What needs to be done to close the financial advice gender gap?
Republished with permission from CommSec
Women currently make up just 20 percent of the financial advising profession, according to the Financial Planning Association of Australia (FPA), which has teamed up with Financial Executive Women (FEW) to improve the numbers.
That 1-in-5 figure is in stark contrast to Workplace Gender Equality Agency (WGEA) data that shows women make up 55.7 percent of the financial and insurance services industry.
So why is financial advice lagging when it comes to the gender gap?
After all, as the FPA points out, thousands of women are missing out on an intellectually stimulating career with significant earning potential, flexible work hours, and the opportunity to positively impact lives.
A possible cause
Ellie Fordham, a financial adviser at Dozzi in Brisbane, has been working her way up the ranks in the financial advice industry since leaving high school in 2006.
She believes the main reason women still don’t join the industry in droves is the most obvious one: they simply don’t know about it.
“At school I had absolutely no idea what the financial planning industry was. I was lucky to basically fall into the industry,” she recalls.
“I saw an ad in the newspaper looking for a trainee financial adviser, and as I hadn’t heard about this before, I thought I might as well apply for the job.”
That was eleven years ago.
Now a seasoned financial adviser, Fordham says she learned everything she knows about the profession through her work on the job – not through any kind of careers counselling.
In a way, she says, this helped her launch herself headfirst into a workplace dominated by men.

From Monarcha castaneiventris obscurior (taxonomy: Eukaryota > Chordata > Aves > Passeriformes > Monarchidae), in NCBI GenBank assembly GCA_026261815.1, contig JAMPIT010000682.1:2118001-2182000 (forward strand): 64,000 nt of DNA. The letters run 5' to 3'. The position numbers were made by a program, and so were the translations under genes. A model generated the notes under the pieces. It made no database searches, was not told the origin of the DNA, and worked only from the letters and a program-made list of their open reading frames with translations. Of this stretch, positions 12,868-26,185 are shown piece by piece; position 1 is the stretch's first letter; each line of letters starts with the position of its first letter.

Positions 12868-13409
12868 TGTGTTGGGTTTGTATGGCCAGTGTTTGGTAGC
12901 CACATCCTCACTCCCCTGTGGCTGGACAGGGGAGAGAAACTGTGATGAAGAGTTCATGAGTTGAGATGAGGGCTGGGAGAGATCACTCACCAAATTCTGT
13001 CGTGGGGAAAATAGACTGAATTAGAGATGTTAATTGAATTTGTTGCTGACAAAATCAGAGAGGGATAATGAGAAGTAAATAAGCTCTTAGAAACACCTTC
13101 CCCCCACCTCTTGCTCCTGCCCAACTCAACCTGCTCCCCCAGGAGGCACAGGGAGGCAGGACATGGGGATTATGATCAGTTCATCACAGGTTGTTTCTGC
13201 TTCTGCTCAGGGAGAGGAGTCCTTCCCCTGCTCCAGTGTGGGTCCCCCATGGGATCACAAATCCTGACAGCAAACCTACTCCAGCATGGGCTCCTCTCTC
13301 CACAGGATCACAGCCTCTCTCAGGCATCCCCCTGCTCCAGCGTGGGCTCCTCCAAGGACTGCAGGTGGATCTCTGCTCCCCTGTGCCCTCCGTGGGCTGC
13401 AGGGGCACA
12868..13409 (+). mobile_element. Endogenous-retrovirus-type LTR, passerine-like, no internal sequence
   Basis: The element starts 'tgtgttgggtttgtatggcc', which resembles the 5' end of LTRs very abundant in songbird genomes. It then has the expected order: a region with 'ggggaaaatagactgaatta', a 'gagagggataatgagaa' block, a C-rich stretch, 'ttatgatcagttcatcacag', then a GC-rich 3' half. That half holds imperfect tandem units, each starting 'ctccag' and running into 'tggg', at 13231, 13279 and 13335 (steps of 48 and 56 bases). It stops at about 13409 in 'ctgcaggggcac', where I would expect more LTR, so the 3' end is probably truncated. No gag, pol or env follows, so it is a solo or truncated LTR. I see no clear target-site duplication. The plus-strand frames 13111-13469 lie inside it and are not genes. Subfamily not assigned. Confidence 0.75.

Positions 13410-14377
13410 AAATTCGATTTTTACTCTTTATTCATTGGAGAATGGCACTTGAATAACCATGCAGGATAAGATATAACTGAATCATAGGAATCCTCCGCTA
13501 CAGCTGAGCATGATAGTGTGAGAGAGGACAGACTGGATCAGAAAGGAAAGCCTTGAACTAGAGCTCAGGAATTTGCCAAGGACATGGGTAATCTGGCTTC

“I had no preconceived ideas about financial planning as a profession because I didn’t have any knowledge about the industry,” she says.
“The fact that the majority of advisers in my firm were men therefore didn’t worry me.”
Does she see things changing?
Fordham says that she’s observed a gradual increase in the number of women over the years, which she thinks will help to inspire future generations of female advisers.
“I definitely feel a change,” she says.
“We’re not quite there yet, but we’re getting there, and as the women now are relatively young, we’re going to see these women for a long time to come.”
How would she increase female participation?
Fordham believes the most effective way to get more women into the industry is also the simplest: let them know it exists.
She believes there needs to be more of a concerted effort to promote it to high-schoolers and university students as a positive, career-fulfilling industry – just like accounting.
“It’s not very well publicised and, unfortunately, when it is publicised these days it often isn’t for very positive reasons,” she says.
Fordham does note, however, that the industry’s efforts to improve its image following several negative media stories in the past has made it more attractive to women.
For example, new laws have been set in motion that will see financial advisers regulated by an independent
professional standards body.
Funded by the big four banks and AMP, the body will be responsible for setting an industry exam, developing a code of ethics, and determining the education and development requirements for both new and existing advisers.
“A lot of changes have been made recently to legislation and the industry is now moving forwards in the right direction,” she says.
“We need to show women that the industry gives you the opportunity to make a massive impact to a client’s life.”
Important: This article has been prepared without taking account of the objectives, financial or taxation situation or needs of any particular individual. Before acting on the information, you should consider its appropriateness to your circumstances and if necessary, seek appropriate professional advice. Any information used in this article is for illustrative purposes only.